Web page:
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May 2014 VA Hep C Treatment Guidelines
UPDATE: Feb 26, 2016-
Funding and Prioritization Status Update

UPDATE: March 2016
VA Hep C Treatment Guidelines
VA to treat all vets in system
 

By Judith Graham
VA Extends New Hepatitis C Drugs to All Veterans in Its Health System

 
Orange Count Registry
Vietnam vets blame 'jet guns' for their hepatitis C
By Lily Leung Feb. 14, 2016 
 
CBS News Investigates
Congress outraged over hepatitis C treatment VA can't afford
Dr. Raymond Schinazi played a leading role developing a drug that cures hepatitis C while working seven-eighths of his time for the VA
 
ibtimes.com| By amynordrum
 


Hepatitis C drug costing VA, DoD millions
By Patricia Kime, Staff writer
We're looking at a company who is milking a cash cow for everything it's worth," Sanders said. 
 


VA to outsource care for 180,000 vets with hepatitis C
Dennis Wagner, The Arizona Republic 12:27 a.m. EDT June 21, 2015
 


VA to outsource care for 180,000 vets with hepatitis C
, The Republic | azcentral.com 11:51 a.m. MST June 19, 2015
Dr. David Ross, the VA's director public-health pathogens programs, resigned from the working group. "I cannot in good conscience continue to work on a plan for rationing care to veterans," he wrote.
 


VA Region Stops Referring Patients To Outside Hospitals Thanks To Budget Shortfall
Michael Volpe Contributor ...According to a memo — the entire region has been forced to stop all “non-VA care” referrals due to a budget shortfall.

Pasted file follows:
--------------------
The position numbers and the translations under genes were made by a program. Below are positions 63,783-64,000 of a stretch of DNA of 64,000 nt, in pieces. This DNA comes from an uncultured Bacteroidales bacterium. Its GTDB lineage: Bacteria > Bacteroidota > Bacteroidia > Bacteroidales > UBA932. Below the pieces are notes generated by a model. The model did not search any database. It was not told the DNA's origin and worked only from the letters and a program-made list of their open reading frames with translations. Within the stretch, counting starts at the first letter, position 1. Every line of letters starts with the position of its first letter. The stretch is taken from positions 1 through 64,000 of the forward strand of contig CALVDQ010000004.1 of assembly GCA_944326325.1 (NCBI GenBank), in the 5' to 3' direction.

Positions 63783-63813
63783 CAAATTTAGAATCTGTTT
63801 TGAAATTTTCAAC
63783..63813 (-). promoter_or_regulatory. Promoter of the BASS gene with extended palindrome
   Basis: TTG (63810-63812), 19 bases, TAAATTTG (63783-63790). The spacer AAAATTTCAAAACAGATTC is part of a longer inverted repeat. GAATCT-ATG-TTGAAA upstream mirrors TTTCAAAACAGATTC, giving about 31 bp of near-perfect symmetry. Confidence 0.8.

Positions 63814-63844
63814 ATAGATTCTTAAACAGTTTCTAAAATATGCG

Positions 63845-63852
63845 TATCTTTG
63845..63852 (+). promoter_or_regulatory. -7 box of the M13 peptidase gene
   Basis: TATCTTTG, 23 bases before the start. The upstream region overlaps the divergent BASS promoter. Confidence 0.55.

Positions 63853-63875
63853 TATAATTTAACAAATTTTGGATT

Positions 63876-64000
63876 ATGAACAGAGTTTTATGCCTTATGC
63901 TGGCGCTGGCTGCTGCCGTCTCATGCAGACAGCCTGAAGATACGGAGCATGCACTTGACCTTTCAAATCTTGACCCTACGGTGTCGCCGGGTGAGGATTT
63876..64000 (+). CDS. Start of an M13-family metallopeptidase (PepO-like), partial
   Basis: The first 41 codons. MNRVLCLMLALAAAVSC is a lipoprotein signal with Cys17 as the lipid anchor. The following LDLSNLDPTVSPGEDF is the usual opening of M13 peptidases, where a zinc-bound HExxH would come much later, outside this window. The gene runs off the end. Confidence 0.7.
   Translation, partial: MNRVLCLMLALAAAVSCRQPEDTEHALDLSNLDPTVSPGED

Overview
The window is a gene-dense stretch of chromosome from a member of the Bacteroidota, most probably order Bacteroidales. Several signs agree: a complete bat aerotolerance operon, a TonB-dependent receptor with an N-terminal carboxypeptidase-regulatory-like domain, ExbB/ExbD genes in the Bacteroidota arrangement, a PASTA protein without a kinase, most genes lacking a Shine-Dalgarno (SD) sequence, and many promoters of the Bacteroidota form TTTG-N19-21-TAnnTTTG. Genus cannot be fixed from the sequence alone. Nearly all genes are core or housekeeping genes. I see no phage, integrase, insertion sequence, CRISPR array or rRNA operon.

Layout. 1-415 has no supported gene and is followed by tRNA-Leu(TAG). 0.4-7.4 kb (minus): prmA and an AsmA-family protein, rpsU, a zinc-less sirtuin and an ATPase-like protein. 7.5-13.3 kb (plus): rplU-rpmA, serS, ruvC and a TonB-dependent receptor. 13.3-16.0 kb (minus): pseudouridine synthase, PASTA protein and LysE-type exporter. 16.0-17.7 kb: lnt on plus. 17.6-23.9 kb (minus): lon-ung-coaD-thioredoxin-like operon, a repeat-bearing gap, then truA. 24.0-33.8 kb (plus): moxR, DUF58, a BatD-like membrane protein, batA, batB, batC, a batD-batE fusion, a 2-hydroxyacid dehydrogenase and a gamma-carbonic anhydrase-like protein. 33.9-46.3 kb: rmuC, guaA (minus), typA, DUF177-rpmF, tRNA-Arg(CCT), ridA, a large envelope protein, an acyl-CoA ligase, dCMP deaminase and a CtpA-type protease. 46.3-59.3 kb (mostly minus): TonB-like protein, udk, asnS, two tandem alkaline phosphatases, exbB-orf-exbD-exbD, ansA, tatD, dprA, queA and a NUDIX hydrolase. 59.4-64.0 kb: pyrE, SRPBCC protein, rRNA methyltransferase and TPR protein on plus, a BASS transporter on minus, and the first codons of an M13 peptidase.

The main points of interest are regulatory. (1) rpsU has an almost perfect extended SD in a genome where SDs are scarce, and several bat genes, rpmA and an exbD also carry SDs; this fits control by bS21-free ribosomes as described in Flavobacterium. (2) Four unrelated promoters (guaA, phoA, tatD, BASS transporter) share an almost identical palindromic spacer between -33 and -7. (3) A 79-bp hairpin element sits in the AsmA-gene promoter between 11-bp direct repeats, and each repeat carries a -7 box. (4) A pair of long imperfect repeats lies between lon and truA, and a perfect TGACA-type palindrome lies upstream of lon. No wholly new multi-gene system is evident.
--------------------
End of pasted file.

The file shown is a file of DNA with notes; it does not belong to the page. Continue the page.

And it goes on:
DisabledVeterans.org
OIG INVESTIGATES VA CHOICE PROGRAM PROBLEMS
Sen. Mark Kirk admitted the VA Choice Program is a failed joke in a letter to Secretary Bob McDonald despite attempts to fix it.
 

 
Denied Hep C VA dental care?
Please click here

 
Dried Hepatitis C Blood Exposure 11/23/2013 Weeks later inconspicuous blood transmits virus and more likely to cause accidental exposures to Hep C
 

Lack of Standards for
Mass Vaccinations
1970 Jetgun Nursing Instructions
 

2014 AASLD Study Hepatitis C not an STD

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Info: Plan Backfires-
VBA Fast Letter Boost Claims
 
Legal- Fed Regs state:
Judge decision may be relied upon
Cotant v. Principi, 17 Vet.App. 116, 134 (2003),
 
Service Connected Claims
# 1 Conclusion of Law 
# 2 Conclusion of Law 
 
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See comment in PubMed Commons below

1999 Oct;27(5):444-7.

Risk of cross-patient infection with clinical use of a needleless injector device.

Abstract

BACKGROUND:

Needleless injection devices use multiple-dose vials for the administration of local anesthetics to patients. There is a theoretic risk of iatrogenic infection associated with use of these devices.

METHODS:

This study used in vitro models to investigate the potential for transferring microbial pathogens among patients by using the Syrijet (Keystone Industries, Inc, Cherry Hill, NJ). Staphylococcus aureus and coagulase-negative staphylococci were used to determine whether patient skin flora could contaminate the instrument internal canal by postejection reverse flow and whether the staphylococci could survive on the ejection surface, in the internal canal, or in the anesthetic vial.

RESULTS:

The ejection surface was contaminated by firing the device while it was in contact with a contaminated surface. Postejection reverse flow drew contaminants into the device, and increased with ejection volume. Reverse flow did not reach the multidose vial, and staphylococci did not grow in the commercial anesthetic solution typically administered with the device. Surface, but not internal, contamination could be removed by swabbing with disinfectant.

CONCLUSION:

Although autoclaving is the only way to ensure sterilization of this device, frequent cleaning of the ejection surface during clinical use minimizes the risk of cross-patient bacterial transfer.

Comment in

PMID:
10511493
[PubMed - indexed for MEDLINE]